KINGSTON, Jamaica, March 31, 2020 (CMC) – The Jamaica government says, as of today, retailers found to be charging customers excessive prices for goods, during the novel coronavirus (COVID-19) pandemic, can be fined up to two million dollars or sentenced to two years’ imprisonment.
Both the House of Representatives and the Senate have approved the Trade (Sale of Goods During Period of Declaration of Disaster Area) Order 2020, as a means of stamping out recent cases of price gouging, stemming from the COVID-19 crisis.
Under the Order, no person, whose business includes the retail sale of goods, shall sell any necessary goods to another person at a price higher than the price charged, immediately before the coming into force of the Disaster Risk Management (Declaration of Disaster Area) Order, 2020, on March 18.
This is unless that person proves that the difference in the price, in question, is attributable solely to the cost to business concerned for obtaining the particular goods.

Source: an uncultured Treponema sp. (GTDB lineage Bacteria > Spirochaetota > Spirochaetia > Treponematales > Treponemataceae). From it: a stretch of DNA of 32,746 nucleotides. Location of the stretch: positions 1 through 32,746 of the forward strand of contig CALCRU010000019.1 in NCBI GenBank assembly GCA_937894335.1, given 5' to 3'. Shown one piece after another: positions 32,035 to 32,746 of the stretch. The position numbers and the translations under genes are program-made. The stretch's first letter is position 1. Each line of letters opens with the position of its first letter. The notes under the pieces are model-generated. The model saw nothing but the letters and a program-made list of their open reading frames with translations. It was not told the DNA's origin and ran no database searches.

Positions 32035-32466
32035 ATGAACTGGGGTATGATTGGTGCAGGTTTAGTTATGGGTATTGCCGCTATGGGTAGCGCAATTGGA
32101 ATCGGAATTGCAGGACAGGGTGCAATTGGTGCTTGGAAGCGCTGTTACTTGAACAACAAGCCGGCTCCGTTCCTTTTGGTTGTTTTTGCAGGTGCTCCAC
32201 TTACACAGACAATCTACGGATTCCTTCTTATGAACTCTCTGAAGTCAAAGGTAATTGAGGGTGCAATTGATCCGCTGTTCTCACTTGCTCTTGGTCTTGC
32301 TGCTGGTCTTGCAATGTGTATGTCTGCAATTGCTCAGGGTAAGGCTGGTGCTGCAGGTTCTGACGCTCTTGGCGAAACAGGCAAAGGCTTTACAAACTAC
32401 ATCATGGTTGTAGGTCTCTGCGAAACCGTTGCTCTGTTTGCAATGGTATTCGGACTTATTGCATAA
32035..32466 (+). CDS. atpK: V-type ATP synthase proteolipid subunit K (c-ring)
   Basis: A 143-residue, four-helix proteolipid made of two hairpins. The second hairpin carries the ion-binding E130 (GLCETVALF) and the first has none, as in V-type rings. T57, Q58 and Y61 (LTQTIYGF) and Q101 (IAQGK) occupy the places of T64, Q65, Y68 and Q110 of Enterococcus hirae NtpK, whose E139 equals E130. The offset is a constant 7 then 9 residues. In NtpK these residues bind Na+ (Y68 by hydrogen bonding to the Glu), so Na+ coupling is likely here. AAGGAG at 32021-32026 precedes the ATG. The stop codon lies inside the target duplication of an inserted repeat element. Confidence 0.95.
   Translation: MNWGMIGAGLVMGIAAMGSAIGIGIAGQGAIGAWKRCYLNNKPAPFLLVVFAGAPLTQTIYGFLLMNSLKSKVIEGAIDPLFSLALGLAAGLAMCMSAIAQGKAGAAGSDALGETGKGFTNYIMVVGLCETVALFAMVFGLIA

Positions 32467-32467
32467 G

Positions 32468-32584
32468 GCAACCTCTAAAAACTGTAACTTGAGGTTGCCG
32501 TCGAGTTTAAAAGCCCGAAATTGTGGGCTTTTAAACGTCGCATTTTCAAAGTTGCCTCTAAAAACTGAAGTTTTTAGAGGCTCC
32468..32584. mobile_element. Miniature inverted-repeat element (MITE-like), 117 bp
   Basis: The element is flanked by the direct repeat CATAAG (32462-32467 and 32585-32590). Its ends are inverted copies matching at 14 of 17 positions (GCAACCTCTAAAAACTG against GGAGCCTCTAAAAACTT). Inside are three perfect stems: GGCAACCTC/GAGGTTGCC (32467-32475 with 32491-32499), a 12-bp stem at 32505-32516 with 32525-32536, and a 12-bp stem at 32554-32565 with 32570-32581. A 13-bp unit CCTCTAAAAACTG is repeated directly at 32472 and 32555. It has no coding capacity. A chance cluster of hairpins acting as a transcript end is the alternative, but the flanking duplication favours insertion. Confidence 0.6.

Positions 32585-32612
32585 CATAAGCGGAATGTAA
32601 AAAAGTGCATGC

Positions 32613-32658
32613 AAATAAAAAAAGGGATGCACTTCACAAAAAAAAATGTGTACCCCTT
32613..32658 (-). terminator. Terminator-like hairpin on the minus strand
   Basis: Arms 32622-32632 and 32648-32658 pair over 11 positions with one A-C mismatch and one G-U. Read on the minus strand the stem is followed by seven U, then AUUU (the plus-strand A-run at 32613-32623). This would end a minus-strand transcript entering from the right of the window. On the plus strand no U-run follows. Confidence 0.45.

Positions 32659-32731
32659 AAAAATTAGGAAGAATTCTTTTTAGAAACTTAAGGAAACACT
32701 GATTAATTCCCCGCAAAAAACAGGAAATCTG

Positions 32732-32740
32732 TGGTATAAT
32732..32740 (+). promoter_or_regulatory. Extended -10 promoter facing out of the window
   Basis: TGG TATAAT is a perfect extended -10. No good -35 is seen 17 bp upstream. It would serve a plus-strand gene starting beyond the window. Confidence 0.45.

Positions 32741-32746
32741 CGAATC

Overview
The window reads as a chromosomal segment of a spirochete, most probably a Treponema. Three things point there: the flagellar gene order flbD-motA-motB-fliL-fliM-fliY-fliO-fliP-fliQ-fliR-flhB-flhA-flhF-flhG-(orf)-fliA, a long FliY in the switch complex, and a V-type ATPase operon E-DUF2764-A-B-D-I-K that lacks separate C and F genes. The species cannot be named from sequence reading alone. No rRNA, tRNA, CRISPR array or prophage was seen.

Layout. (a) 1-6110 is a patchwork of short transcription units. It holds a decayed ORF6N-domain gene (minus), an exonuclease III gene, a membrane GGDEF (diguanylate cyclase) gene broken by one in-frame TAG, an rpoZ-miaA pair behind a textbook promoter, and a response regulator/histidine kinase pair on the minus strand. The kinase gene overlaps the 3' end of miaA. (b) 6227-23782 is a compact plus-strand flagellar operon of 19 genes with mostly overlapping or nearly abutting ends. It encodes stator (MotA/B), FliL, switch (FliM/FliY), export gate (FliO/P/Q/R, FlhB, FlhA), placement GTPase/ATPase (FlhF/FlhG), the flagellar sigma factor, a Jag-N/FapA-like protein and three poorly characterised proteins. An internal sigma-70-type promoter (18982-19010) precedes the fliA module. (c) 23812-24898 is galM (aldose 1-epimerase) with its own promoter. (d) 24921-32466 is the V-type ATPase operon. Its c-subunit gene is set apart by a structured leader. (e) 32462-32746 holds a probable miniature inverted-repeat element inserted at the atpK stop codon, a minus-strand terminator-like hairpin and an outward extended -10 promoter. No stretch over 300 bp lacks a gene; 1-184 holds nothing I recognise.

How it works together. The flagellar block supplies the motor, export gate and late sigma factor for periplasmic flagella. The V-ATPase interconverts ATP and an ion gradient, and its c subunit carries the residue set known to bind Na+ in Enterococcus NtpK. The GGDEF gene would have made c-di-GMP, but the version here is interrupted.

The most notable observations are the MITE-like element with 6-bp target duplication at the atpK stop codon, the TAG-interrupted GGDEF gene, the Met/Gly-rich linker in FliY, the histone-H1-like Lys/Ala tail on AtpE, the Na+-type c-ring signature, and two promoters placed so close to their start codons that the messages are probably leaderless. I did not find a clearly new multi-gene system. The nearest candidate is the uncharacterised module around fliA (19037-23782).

The new legislation covers a number of items, including food or drink; personal care items such as soap, cleaning products, antibacterial products, toiletries, alcohol, hand sanitisers, bleach, and gloves; and medical supplies, including surgical masks and prescription and non-prescription medication.
Foreign Affairs and Foreign Trade Minister, Kamina Johnson Smith, who introduced the Order in the Senate, said it is aimed at protecting consumers.
“Unfortunately, it has been that various business enterprises have sought to exploit the current situation, by increasing prices of goods, without apparent justification, and this is being called price gouging. The government now, therefore, seeks to protect consumers, by promulgating the Trade (Sale of Goods During Period of Declaration of Disaster Area) Order 2020,” she said, noting that agricultural goods are not included in the Order at this time.
“The relevant Ministry has determined that it will keep the matter under review, such that if it does become necessary, then they will issue a similar Order, but under the Agriculture Product Act,” she said.
Leader of Opposition Business in the Senate, Donna Scott Motley, said the Order aims to protect the most vulnerable members of the population.
Under the Order, the Consumer Affairs Commission (CAC) has been authorised, on behalf of the Industry Minister, to demand that books, accounts and other documents, relating to the particular business, be provided, so that claims of price gouging can be investigated.